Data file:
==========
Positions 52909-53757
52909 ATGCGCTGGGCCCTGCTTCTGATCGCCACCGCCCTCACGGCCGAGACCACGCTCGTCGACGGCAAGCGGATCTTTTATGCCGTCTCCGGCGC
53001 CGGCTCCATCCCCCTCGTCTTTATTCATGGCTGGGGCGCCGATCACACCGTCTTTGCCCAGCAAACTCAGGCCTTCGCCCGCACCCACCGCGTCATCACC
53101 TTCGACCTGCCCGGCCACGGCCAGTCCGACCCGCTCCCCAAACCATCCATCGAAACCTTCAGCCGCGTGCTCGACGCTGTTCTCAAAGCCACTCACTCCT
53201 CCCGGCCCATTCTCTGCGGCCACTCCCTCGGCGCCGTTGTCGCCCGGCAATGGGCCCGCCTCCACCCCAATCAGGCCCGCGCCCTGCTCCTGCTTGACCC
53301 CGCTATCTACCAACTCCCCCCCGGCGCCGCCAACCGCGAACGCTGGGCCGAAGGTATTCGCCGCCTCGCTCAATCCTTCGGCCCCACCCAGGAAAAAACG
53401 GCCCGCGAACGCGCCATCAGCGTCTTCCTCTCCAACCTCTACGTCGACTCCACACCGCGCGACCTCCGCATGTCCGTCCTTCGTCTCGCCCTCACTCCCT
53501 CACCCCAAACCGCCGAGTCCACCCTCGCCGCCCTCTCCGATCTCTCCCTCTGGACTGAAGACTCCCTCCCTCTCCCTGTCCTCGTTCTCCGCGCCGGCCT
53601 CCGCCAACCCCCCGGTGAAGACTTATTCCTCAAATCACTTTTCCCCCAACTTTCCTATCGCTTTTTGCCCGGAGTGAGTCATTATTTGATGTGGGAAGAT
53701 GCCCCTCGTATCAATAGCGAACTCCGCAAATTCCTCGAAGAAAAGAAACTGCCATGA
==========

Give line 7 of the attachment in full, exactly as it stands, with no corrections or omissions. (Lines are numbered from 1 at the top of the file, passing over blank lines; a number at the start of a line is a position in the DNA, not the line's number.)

53401 GCCCGCGAACGCGCCATCAGCGTCTTCCTCTCCAACCTCTACGTCGACTCCACACCGCGCGACCTCCGCATGTCCGTCCTTCGTCTCGCCCTCACTCCCT